R2 change .158** < .001 .089*** < .001
Block 4: Speeded Naming – Quantities .523*** < .001 .523*** < .001 .461*** < .001 .461*** < .001
R2 change .094*** < .001 .073*** < .001

Note. For Numeration: Block 1: R2 = .147, F(3, 115) = 6.58, p < .001; Block 2: R2 = .285, F(5, 113) = 9.03, p < .001; Block 3: R2 = .443, F(6, 112) = 14.85, p < .001; Block 4: R2 = .537, F(7, 111) = 18.36, p < .001. For nonsymbolic arithmetic: Block 1: R2 = .117, F(3, 114) = 5.04, p <.003; Block 2: R2 = .252, F(5, 112) = 7.55, p < .001; Block 3: R2 = .341, F(6, 111) = 9.59, p < .001; Block 4: R2 = .414, F(7, 110) = 11.10, p < .001.

aCoded 1 = boys; 2 = girls.

*p < .05. **p < .01. ***p < .001.

Variables included in the second block of the regressions were those that were expected to predict specific outcome measures. Thus, as shown in Table 4, vocabulary and sound matching were entered as predictors of word reading, accounting for significant variance. In the third block, speeded naming of quantities accounted for significant variance. However, when speeded naming of letters was added in Block 4, speeded naming of quantities no longer accounted for unique variance. Thus, as expected, speeded naming of letters was a significant predictor of early word reading skill in the final model (Norton & Wolf, 2012), whereas speeded naming of quantities was not.

Regression analyses for the two early numeracy measures are shown in Table 5. Spatial span was a significant predictor of nonsymbolic arithmetic, whereas nonverbal reasoning predicted numeration. Most importantly, in the final step for both numeration and nonsymbolic arithmetic, speeded naming of quantities predicted additional significant variance (9.4 and 7.3%, respectively) whereas speeded naming of letters did not.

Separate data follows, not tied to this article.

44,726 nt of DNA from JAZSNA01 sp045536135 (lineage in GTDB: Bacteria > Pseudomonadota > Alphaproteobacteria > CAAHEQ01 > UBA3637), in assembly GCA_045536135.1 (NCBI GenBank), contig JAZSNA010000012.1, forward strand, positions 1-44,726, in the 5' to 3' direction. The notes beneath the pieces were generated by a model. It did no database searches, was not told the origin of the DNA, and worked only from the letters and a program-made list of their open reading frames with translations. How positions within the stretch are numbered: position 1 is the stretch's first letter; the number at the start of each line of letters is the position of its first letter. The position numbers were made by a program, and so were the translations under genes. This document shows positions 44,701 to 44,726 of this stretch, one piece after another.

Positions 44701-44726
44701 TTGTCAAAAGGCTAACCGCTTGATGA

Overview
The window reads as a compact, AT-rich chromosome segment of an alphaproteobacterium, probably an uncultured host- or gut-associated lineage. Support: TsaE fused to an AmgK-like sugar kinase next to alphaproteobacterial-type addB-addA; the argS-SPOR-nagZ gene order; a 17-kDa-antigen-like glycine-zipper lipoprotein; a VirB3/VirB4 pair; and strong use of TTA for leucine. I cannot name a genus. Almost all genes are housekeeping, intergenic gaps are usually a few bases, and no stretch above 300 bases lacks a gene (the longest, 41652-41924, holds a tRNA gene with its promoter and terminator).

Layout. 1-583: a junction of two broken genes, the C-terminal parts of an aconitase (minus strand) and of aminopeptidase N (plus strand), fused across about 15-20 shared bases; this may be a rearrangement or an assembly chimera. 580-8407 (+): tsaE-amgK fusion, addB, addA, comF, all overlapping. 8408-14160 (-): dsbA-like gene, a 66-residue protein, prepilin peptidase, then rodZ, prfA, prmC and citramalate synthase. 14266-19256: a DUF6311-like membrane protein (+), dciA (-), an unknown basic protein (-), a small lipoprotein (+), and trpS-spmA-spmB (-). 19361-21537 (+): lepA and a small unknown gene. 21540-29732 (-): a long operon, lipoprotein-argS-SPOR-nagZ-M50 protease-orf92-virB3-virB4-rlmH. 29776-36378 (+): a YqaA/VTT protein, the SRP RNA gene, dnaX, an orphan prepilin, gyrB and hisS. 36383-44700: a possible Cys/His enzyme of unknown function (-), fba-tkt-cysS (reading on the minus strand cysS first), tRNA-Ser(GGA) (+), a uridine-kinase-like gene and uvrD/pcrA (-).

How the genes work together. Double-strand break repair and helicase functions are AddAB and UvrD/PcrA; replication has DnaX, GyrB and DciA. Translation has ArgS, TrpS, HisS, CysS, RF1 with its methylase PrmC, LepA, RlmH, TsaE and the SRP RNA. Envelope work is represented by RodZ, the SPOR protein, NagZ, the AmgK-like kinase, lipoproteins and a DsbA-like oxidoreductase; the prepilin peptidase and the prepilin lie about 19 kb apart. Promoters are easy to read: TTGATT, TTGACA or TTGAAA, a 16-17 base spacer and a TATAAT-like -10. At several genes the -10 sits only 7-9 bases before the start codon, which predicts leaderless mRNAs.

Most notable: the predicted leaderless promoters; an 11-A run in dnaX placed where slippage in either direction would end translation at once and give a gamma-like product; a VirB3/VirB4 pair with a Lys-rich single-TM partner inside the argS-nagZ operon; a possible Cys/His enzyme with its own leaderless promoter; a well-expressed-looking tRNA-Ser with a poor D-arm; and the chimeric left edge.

The results of Study 1 showed that the speeded naming of quantities task is a reliable and valid measure for 5- and 6-year-old children. Speeded naming of quantities predicted numeracy outcomes whereas speeded naming of letters predicted early reading. This dissociation between the two speeded naming tasks is especially impressive given the high correlation between them. Despite considerable shared measurement similarity, the core cognitive factors that influence speeded naming in each task appear to be distinct.

Study 2

In Study 2, we used the speeded naming of quantities task with 3- and 4-year-old children. The goals were to determine whether younger children would be able to complete the task, whether it was reliable with the younger age group, and to establish construct validity for the measure for younger children. All of the children in this study were participants in a large project that involved training of verbal counting skills. The results of the intervention were reported in two papers (Cankaya et al., 2014; Dunbar et al., 2017). Performance on the speeded naming tasks was not analyzed in those papers, however. The training study involved children in two countries, Canada and Turkey. The Turkish number naming system from 10 to 20 is simpler and more regular than that in English and thus the comparison across countries was of interest for the intervention.